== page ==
Skip to main content

1976 Canada Cup

Sittler's Heroics Capture
Inaugural Canada Cup

The first Canada Cup was held in 1976.  Unlike 1972, the Soviet Union's purposefully weakened representatives proved to be inferior as Canada would roll through the tournament with relative ease except for one exception - the defending world champions from Czechoslovakia.

Czechoslovakia was backed by unorthodox goaltender Vladimir Dzurilla, a boyhood idol of Dominik Hasek. Dzurilla, a lanky refrigerator repairman by trade, stoned Team Canada much in the same way Vladislav Tretiak did in the 1972 Summit Series. In fact Canada's only loss in the Round Robin was a 1-0 defeat at the hands of Dzurilla.  Czechoslovakia was also led by leading scorer Milan Novy, who would be named as the the CSSR Most Valuable Player at the end of the tournament.

The tournament was Bobby Orr's first international tournament, and he did not disappoint, as he was named the Cup's most valuable player and tied Soviet forward Victor Zhluktov for the scoring lead. 6 of Zhluktov's 9 points came in one game - a Canada Cup record!

Canada was also led by strong goaltending throughout the tournament, something which was at times lacking in 1972. Rogie Vachon, who was a late addition to training camp thanks to a Ken Dryden injury, statistically was the best goaltender, going 6-1-0 with 2 shutouts and 1.39 GAA.

The Swedes were led by Toronto Maple Leaf standout Borje Salming. It was Salming - not Orr or Lafleur - who was the tournament's most popular player, at least in Toronto and Sweden

The lasting memory of the 1976 Canada Cup is of Darryl Sittler scoring the winning goal of the first overtime period, giving Team Canada the inaugural championship. Sittler broke in off the left wing and - following the advice of assistant coach Don Cherry - faked a booming slap shot causing Dzurilla to fall to his knees. Once the star goalie was down, Sittler skated by and popped the puck into the wide open night.

Results and Statistics
Round Robin
Sept 2 
  Canada 11 Finland 2 (Ottawa)
Sept 3   Sweden 5 USA 2 (Toronto)
           CSSR 5  USSR 3 (Montreal)
Sept 5   Sweden 3 USSR 3 (Montreal)
           CSSR 8 Finland 0 (Toronto)
           Canada 4 USA 2 (Montreal)
Sept 7   USSR 11 Finland 3 (Montreal)
           CSSR 5 USA 0 (Philadelphia)
           Canada 4 Sweden 0 (Toronto)
Sept 9   Finland 8 Sweden 6 (Winnipeg)
           USSR 5 USA 0 (Philadelphia)
           CSSR 1 Canada 0 (Montreal)
Sept 11  USA 6 Finland 3 (Montreal)
           Sweden 2 CSSR 1 (Quebec)
           Canada 3 USSR 1 (Toronto)

Sept 13 Canada 6 CSSR 0 (Toronto)Sept 15 Canada 5 CSSR 4 OT (Montreal)

Scoring Leaders
Goalie Leaders

Team MVPs
Canada   -   Rogie Vachon
CSSR   -   Milan Novy
Finland    -   Matti Hagman
Sweden   -   Borje Salming
USA    -   Robbie Ftorek
USSR   -   Alexander Maltsev

Tournament MVP
Bobby Orr - Canada

One of my favorite collectible items I own are these 1976 Canada Cup posters. Due to a lack of wall space I have yet to display them. They are still in the packaging tube - what an absolute shame. These are beautiful items:


AndreB said…
What was Denis Potvin's problem with showing respect to Bobby Orr during this tournament? Heck, they finished tied with each other as Canada's leading scorers, but Potvin did so on two healthy legs to Orr's ONE. Despite playing on healthier wheels and better teams in the 4-time Cup Champion Islanders, Potvin never came close to matching Orr's scoring records, career plus/minus average per game or his jaw-dropping ability to control the action on the ice. Show respect Denis, not envy. No wonder envy is one of the 7 deadly sins.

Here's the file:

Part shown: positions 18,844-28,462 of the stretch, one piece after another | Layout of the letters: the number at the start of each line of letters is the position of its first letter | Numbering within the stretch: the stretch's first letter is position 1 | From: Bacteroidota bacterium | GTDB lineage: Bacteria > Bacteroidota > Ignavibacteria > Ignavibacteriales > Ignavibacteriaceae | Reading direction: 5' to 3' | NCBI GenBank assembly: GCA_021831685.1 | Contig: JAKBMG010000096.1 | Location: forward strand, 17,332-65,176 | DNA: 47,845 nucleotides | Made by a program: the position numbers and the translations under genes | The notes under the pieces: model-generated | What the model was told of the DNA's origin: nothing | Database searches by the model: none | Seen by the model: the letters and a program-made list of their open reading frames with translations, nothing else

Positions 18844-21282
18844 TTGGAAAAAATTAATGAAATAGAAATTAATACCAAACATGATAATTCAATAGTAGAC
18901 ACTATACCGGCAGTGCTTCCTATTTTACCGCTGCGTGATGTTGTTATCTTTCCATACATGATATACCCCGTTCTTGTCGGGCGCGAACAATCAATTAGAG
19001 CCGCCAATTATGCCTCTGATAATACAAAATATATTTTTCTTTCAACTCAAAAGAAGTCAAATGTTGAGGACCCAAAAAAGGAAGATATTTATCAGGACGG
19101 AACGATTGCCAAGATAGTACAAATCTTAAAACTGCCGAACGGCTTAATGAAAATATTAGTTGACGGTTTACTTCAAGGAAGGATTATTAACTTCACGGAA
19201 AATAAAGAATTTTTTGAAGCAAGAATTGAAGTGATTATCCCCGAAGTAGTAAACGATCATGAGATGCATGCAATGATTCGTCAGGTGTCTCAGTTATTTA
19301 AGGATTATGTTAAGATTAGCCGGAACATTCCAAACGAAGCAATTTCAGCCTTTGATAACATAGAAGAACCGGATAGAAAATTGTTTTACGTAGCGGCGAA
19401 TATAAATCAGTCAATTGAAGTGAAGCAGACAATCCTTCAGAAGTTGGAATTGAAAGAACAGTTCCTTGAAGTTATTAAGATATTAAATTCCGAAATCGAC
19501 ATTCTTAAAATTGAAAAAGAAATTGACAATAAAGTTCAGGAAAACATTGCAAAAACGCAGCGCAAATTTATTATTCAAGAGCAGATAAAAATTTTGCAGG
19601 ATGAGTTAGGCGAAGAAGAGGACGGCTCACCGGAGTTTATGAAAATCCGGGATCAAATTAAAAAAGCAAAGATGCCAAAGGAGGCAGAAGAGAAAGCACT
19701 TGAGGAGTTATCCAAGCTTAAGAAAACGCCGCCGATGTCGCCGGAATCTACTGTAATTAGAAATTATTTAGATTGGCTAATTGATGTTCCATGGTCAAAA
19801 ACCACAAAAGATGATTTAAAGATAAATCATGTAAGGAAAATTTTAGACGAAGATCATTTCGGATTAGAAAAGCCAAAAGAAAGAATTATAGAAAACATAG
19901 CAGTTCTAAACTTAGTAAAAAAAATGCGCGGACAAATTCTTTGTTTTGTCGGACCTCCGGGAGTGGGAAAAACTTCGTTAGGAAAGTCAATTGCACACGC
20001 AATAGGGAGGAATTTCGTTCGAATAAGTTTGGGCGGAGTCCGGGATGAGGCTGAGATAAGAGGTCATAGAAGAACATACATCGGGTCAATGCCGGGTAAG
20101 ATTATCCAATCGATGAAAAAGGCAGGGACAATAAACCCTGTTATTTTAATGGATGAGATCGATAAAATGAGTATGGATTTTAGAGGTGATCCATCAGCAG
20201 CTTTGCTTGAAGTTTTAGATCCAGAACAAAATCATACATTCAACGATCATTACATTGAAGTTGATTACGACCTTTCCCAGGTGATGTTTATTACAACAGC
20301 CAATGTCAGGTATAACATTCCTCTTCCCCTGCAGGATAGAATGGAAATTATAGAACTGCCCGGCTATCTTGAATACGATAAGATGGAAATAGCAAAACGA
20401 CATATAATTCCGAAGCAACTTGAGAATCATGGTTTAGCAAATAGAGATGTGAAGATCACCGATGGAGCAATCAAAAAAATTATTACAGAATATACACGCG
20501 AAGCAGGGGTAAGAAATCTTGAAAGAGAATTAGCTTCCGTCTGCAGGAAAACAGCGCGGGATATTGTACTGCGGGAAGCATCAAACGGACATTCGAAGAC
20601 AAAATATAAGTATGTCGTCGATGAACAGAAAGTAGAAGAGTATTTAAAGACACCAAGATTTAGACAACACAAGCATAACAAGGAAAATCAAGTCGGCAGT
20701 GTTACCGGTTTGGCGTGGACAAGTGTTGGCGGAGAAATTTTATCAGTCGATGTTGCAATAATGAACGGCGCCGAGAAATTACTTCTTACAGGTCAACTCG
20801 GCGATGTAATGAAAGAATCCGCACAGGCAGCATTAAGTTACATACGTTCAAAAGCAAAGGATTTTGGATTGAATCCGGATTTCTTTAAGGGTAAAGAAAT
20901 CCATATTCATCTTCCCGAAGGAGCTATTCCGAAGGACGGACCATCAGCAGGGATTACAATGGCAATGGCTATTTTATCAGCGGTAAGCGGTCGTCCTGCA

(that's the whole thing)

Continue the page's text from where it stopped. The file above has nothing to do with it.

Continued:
Popular posts from this blog

100 Greatest Hockey Players Of All Time

What follows is a listing of the 100 greatest hockey players of all time, in my opinion. As discussed earlier, the definition of greatness is a very personalized endeavor and there is absolutely nothing wrong with it.
While there is no way of ever truly ranking the top 100 definitively, it is important for the creators of such lists to be open and transparent of how the came to their conclusions. That accountability allows the reader to better understand the process. 

Although admittedly I'm using a completely unscientific formula, I weigh career achievements (era statistics, awards, championships) and legacy (impact on and off ice, peak dominance) equally high. I rank player ability as the third most important ingredient, as first and foremost as a tie breaker. Hence, I'm not necessarily looking for the better player, as in text book definitions of what a hockey player should be, but for players with the greatest careers and greatest legacies. Therefore the best player is not n…

Top Ten Junior Players Of All Time

Let's take a look at the Top Ten junior players of all time. For the purposes of this list we will at players in the WHL, OHL and QMJHL only.

10. Pat Lafontaine, Verdun, QMJHL Rookie-record 104 goals, 234 points in 1982-83; major junior player of the year.

9. Denis Potvin, Ottawa, OHL 254 games, 95 goals, 234 assists, 329 points. Broke Bobby Orr's junior records.

8. John Tavares, Oshawa, OHL 215 goals, 433 points in 247 games; most goals in OHL history; eligibility rules changed to admit him at 15; 2006 major junior rookie of the year, 2007 major junior player of the year; two world juniors, named 2009 all-star, top forward and MVP.

7. Sidney Crosby, Rimouski, QMJHL 120 goals, 303 points in 121 games; two-time major junior player of the year; silver and gold with Canada at two world juniors.

6. Eric Lindros, Oshawa, OHL 97 goals, 216 points in 95 games; one Memorial Cup victory; three world junior tournaments; major junior player of the year in 1991.

5. Mike Bossy, Laval, Q…

Greatest Hockey Legends: M